Theft and fraud are natural results of platforms that lack a strong legal infrastructure. The actions of @tokenizedtweets, now banned from Twitter, demonstrates this issue well.

What’s missing? International compliance

So far, no NFT platforms have ventured into internationally compliant territory for the copyright of art that an NFT sale represents. Doing so would be a tremendous leap for the NFT ecosystem. In addition to minimizing fraud through stronger copyright enforcement, international compliance would allow for tokenized copyright exchange within the blockchain itself.

The groundwork has already been laid thanks to the 1886 Berne Convention, an international agreement that guarantees standardized copyright protection at the moment a work is created in any of its 179 signatory countries. The treaty was tested in 2014, for example, when Tom Petty sued Sam Smith for copyright infringement over Smith’s hit song, “Stay With Me,” which is almost melodically identical to Petty’s “I Won’t Back Down.” The suit and settlement, which includes royalties to Petty’s estate, demonstrated the continuing functionality of the Berne Convention.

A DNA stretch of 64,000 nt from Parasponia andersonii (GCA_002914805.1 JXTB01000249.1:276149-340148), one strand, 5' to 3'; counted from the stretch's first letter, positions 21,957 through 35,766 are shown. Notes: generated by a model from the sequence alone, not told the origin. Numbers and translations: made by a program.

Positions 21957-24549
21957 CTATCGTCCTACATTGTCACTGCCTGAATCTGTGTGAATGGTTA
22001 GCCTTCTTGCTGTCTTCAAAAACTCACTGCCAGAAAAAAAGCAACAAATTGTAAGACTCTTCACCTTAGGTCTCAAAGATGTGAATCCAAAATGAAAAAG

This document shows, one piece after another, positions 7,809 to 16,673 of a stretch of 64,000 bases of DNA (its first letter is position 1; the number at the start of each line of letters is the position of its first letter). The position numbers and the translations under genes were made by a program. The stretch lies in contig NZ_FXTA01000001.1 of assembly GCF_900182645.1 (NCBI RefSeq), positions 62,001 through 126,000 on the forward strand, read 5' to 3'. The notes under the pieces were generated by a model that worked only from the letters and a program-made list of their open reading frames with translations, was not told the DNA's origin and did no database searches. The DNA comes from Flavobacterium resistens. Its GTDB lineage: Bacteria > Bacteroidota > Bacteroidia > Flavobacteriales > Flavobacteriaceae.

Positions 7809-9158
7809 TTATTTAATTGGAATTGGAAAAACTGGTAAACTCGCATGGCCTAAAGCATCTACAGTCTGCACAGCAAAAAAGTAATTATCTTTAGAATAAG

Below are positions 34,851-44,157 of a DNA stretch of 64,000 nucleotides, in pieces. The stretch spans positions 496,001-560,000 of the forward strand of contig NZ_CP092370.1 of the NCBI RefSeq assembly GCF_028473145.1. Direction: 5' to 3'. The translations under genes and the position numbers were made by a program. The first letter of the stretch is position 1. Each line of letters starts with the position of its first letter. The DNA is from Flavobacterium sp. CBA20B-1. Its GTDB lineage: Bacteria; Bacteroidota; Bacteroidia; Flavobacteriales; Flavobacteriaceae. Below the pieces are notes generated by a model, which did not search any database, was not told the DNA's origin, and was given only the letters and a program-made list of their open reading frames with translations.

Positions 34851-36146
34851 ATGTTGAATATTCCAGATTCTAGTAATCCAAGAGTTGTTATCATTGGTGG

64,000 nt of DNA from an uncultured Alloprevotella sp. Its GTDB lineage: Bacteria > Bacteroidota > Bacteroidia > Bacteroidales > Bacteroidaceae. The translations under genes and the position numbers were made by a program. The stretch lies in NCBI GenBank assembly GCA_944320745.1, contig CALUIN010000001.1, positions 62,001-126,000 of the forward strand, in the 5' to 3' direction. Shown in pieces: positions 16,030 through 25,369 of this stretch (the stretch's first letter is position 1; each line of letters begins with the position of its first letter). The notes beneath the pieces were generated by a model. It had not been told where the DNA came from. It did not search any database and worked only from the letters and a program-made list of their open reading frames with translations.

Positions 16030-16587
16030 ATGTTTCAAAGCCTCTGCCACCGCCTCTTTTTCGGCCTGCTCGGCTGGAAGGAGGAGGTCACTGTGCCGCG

The 1996 WIPO Copyright Treaty formally brought Berne principles into the digital art realm, but many Berne Convention signatories didn’t sign it. With no new treaties on the horizon, the private sector may have to pick up the slack left behind by world governments.

The NFT world still fails to comply with the diversity of copyright law around the world despite the uniformity imposed by international treaties. To move the industry away from speculation and into global functionality, international copyright compliance must be incorporated into this emerging ecosystem.
Arts

https://techcrunch.com/2021/06/16/no-nfts-arent-copyrights/

Interesting NFTs
Mars House